WASHINGTON, April 22 (Reuters) - Are ski instructors seasonal workers that should get health care coverage by their employer under President Barack Obama’s healthcare overhaul?
That is just one of many details the U.S. Internal Revenue Service has to work out by January 2014, with hordes of special interest groups lobbying the agency between now and then.
Assigned to implement the employer coverage section of Obama’s 2010 Affordable Care Act, the IRS will hold a hearing at its Washington headquarters on Tuesday to hear from various groups interested in the so-called “pay or play” rules.
Under the rules, a large employer must pay an excise tax penalty if it fails to provide adequate coverage for even one full-time employee, forcing that employee to get a tax credit to buy health insurance through one of the new state insurance exchanges.
The IRS must write rules defining which employers, with 50 or more full-time employees, need to provide coverage. The rules also must spell out which employees qualify for this coverage.
The IRS issued proposed rules in January, which are subject to change following the hearing.
“These are very complicated issues” for the IRS, said Seth Perretta, a lawyer with Crowell & Moring LLP. “They’re working hard to come up with rules that employers will like, while trying to limit the possibility for manipulation.”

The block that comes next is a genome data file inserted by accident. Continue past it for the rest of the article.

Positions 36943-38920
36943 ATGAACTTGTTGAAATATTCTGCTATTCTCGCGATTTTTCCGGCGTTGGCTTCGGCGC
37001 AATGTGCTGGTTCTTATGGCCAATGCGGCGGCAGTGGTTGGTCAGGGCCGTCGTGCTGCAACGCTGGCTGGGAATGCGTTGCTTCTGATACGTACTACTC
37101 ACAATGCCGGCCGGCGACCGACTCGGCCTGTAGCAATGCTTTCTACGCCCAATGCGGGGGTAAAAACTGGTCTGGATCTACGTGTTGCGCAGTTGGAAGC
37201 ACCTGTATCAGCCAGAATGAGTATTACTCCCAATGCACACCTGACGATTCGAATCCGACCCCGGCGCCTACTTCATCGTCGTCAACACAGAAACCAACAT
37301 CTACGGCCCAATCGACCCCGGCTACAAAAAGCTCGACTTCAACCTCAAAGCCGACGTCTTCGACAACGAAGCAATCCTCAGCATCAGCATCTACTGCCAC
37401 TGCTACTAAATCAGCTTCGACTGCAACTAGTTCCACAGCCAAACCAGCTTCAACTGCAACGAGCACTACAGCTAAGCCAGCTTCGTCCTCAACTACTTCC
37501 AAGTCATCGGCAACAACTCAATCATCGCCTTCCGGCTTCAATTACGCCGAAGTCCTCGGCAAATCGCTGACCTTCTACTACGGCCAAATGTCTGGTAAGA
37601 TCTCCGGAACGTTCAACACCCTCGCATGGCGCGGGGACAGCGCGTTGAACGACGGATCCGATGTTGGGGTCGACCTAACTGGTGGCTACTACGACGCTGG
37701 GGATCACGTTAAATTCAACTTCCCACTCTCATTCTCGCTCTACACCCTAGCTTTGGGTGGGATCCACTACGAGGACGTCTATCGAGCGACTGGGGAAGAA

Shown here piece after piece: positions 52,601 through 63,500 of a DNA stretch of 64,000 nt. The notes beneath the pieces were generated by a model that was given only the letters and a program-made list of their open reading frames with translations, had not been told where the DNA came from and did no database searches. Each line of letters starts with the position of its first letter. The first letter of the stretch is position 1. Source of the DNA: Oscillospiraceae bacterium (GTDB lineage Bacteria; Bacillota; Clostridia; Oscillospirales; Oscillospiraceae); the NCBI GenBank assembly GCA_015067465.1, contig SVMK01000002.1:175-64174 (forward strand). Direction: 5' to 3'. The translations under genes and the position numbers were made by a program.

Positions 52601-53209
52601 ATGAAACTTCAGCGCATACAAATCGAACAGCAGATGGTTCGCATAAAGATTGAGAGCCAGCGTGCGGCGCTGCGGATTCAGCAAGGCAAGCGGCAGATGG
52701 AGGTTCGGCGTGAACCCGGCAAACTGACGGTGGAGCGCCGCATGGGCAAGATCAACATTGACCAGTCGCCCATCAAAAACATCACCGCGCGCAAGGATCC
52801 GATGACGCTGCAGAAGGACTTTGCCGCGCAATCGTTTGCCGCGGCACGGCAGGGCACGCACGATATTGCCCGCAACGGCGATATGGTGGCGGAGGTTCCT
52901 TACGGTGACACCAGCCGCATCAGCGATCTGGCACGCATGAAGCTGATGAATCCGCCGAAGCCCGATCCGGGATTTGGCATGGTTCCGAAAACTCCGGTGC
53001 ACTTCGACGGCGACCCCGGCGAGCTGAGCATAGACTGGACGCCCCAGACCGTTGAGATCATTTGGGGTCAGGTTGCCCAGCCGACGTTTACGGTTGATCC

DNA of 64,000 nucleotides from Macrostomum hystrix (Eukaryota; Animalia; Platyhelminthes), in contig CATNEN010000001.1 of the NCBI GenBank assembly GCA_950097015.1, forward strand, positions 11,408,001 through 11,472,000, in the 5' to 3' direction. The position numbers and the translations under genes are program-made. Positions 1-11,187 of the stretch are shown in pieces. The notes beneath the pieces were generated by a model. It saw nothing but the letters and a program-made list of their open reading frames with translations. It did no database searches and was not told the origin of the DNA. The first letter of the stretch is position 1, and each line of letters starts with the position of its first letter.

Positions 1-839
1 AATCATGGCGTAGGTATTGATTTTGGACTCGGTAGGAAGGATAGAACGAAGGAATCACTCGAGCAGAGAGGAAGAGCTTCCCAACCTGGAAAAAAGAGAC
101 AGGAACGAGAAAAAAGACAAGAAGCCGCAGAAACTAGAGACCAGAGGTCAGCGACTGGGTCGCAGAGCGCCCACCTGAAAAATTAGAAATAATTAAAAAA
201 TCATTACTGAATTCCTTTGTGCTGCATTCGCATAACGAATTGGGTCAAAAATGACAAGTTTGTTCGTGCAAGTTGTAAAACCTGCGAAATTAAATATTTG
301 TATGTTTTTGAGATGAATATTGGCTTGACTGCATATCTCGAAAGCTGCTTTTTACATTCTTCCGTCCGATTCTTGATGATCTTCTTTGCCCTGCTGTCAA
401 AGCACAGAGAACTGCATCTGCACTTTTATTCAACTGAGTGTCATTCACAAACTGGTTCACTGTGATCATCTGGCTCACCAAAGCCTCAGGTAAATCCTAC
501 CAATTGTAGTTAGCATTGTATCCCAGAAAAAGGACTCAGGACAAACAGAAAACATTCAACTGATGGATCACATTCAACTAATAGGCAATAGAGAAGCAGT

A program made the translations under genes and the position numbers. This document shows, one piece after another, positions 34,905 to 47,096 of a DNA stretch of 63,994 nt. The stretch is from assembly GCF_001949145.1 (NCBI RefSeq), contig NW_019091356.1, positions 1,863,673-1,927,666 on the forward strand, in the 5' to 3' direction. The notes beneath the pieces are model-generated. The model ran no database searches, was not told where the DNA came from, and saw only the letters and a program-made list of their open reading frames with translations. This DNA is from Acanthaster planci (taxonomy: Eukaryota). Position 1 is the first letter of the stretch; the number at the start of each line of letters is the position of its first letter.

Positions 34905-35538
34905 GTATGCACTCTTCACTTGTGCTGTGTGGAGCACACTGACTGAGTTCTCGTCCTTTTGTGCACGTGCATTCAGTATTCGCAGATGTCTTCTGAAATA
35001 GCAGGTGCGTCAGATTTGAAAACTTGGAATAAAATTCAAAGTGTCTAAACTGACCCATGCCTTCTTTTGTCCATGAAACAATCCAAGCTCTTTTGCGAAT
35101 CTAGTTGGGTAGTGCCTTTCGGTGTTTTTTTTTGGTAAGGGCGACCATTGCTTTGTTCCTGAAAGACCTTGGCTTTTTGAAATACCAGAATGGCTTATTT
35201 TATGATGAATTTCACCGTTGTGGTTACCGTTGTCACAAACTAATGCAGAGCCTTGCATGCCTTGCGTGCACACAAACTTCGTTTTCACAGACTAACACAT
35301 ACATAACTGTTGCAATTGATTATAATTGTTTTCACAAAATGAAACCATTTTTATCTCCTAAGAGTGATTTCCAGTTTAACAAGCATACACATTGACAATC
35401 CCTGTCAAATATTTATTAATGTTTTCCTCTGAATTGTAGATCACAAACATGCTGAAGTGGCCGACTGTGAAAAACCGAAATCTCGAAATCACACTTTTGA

For example, the IRS has not yet fully defined a seasonal employee who qualifies for coverage, casting doubt over coverage for professionals such as ski instructors and, more meaningfully for most communities, school teachers.
Some school districts are worried their costs of coverage will rise for some employees over summer-break months.
The American Federation of Teachers, a union for teachers, warned in a March 18 letter to the IRS that the proposed rules could encourage employers to reduce employees’ hours.
The AFL-CIO, the largest labor federation, is worried employers might find loopholes to dodge health coverage.
“The proposed rule offers employers a myriad of ways to reduce the scope of coverage they currently offer,” the AFL-CIO said in a March 18 letter to IRS.
Temporary staffing companies are worried, too. They fear being hit by the law’s penalty if they do not provide health coverage to their temporary workers.
Hire Counsel, a temporary legal staffing firm serving law firms and corporations, is asking the IRS to exempt staffing agencies from providing health insurance for temporary employees, according to its March 18 comment letter.
In May, the IRS will hold a hearing on the “minimum essential coverage” healthcare rules.
The IRS is also expected to soon issue guidance on what new forms employers and employees must fill out for healthcare purposes.